Going #emailLess for Lent

noemailTomorrow, with the beginning of Lent, I’m giving up email for 40 days.  I know what a lot of you are saying – “Oh jeez, that’s pretty easy, wish I could do that.”  It’s not going to be as easy as you think though, especially with our dependency on the now 43-year old communication tool in business and education.  So why even bother? I have many reasons, but it all started a few months ago…

An idea is born

Sometime in September, I sent an email out to all 2700 Westlake High School students.  It was a simple request, asking them about an update for the iPad and how many had done it.  Two weeks later, ONE student emailed me back.  I was so grateful, but at the same time exasperated at the lack of response.  I asked the student, “Thank you so much, but why did you take two weeks to email me back?” His response left me floored – “we don’t use email.”

There it was, plain and simple.  Much like the music shifts from generation to generation, apparently forms of communication have shifted.  This may seem obvious to anyone reading this, but I started thinking, what am I going to do about it to keep the adults connected with the youth (especially in a profession like mine)?

The Hypothesis

By giving up email as a primary communication tool for a period of time (40 days), others trying to get in touch with me will be forced to use alternate means of communication, thus making them much more aware of the many other ways we can communicate besides email.

Other Theories and Data

I spend on average between 2.5 to 4 hours a day on email.  When I say “on” email that means reading it, replying to it, checking it on my phone, checking it on my iPad, deleting, archiving, sorting etc.  The actual tasks that come to me via email may actually be less than the amount of time I’m on it.  While communication is important, I’m hopeful that with alternate forms (chat, phone call, tweet, etc) of communication, I’ll be saving time in my day to work on other tasks and more meaningful projects.

One other negative about always checking email is that I’m spending time either on my computer (at work) or on my phone (at home) rather than actually communicating with people or my kids face-to-face.  I’m hoping that by freeing up this time, I’ll be able to spend more time on campuses talking to people and less time in my office alone.  I’ll be tracking data on increases in human interactions, increased connections via social platforms, and time spent working on meaningful projects.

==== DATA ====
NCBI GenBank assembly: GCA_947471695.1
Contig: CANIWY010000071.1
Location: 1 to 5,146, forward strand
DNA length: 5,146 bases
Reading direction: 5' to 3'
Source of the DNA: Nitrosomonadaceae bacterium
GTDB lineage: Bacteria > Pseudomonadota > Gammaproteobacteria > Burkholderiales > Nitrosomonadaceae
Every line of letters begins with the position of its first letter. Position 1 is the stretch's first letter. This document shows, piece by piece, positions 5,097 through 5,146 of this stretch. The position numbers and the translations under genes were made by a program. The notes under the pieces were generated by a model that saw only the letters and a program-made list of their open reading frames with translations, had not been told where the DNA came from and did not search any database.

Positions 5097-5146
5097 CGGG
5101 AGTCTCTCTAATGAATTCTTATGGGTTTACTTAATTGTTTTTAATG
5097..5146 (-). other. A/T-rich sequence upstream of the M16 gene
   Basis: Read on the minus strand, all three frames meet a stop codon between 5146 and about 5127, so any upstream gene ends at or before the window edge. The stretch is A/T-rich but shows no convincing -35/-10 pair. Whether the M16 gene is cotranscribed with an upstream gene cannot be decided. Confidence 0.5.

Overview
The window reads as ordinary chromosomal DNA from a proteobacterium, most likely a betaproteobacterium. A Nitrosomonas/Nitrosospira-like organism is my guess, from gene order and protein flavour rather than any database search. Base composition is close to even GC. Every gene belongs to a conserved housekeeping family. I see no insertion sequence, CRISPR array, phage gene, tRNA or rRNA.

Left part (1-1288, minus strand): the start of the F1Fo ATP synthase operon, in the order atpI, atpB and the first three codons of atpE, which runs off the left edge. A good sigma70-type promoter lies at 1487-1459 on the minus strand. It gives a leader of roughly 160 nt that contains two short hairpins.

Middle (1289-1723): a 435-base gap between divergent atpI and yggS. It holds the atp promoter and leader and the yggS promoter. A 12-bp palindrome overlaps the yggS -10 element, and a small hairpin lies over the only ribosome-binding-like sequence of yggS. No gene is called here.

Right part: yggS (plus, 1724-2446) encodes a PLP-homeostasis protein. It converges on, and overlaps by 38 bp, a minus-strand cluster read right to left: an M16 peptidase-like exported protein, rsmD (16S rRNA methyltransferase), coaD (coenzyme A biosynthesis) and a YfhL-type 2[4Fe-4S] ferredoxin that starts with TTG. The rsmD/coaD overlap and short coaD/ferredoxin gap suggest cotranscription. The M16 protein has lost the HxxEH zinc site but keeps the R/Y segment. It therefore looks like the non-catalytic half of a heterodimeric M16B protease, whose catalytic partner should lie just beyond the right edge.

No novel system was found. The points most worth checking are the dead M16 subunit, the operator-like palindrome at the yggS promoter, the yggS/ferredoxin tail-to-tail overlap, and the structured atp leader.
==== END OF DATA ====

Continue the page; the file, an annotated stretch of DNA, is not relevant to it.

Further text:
Alternate forms of communication:

You might be surprised at the number of alternate ways we communicate.  I have set my auto-response on my email and when listing all the other ways to get in touch with me, I came up with 15!  Here’s a screen shot of my actual auto-response that will go out starting tomorrow:Screen Shot 2013-02-12 at 8.40.33 AM

Since I don’t have unlimited text messages and I don’t want my personal cell number going out to the world, I’m using the Google voice app to gather voice messages and texts.  Besides the auto-response, I’ve also rearranged the apps on my phone into a folder called “Communication 2.0” in hopes of having all my messages go there.


Positive Expected Outcomes:

This social experiment will be a success if:

  1. I can get at least one person to communicate in a different way
  2. I can work on more meaningful projects
  3. I can actually talk and visit with more people in person


The main challenges lie with my peers.  Email has become the easiest tool for many of us, so learning a new way to reach out to someone will be frustrating for some.  I’m fully aware that many of the administrators in my building and at other districts use email as the primary and sometimes only form of communication.  That might get me in some hot water as this challenge goes along, but that’s also why I tied it into Lent.  After all, I can’t get fired for religious reasons right?

Follow the progress

I’m starting an #emailLess page on this blog where I’ll post updates every so often.  I’ll also be tweeting to the hashtag #emailLessLent as I encounter challenges, interesting stories, and hopefully, some positive outcomes.

About MrHooker

Educator, global speaker and consultant, event organizer, educational strategist and CEO of HookerTech LLC, Future Ready Schools Faculty member, author of the 6-book series "Mobile Learning Mindset", "Ready Set FAIL!" and his latest book "Learning Evolution: The New Era of AI in the Classroom." He also is the host of the ISTE Learning Unleashed podcast and the UnDisruptED podcast by Future Ready schools. He is most importantly, a husband and father of 3.

7 comments on “Going #emailLess for Lent

  1. Does that mean you’re going on an email binge tonight? 😛 Good luck.

  2. Would anyone like to take bets on how many thousands of emails he will have in his inbox after 40 days? I’m guessing 8000+/-.

    • That might be pretty close Gina. I average around 150-200 emails a day. 200 X 40 = 8000. Ugh. Might have to delete my email app off my phone.

  3. Anthony Buza

    Do you plan on sharing weekly updates on your experiment as well as an overall reflection?

    • Yes. I’ll post something every few days. Especially now that I’ll have so much free time. (In theory). I’ll also keep all the posts on the #emailLess page of this site.

  4. Great idea. I’ve seen people give up Facebook, but not email. I look forward to hearing how it goes!

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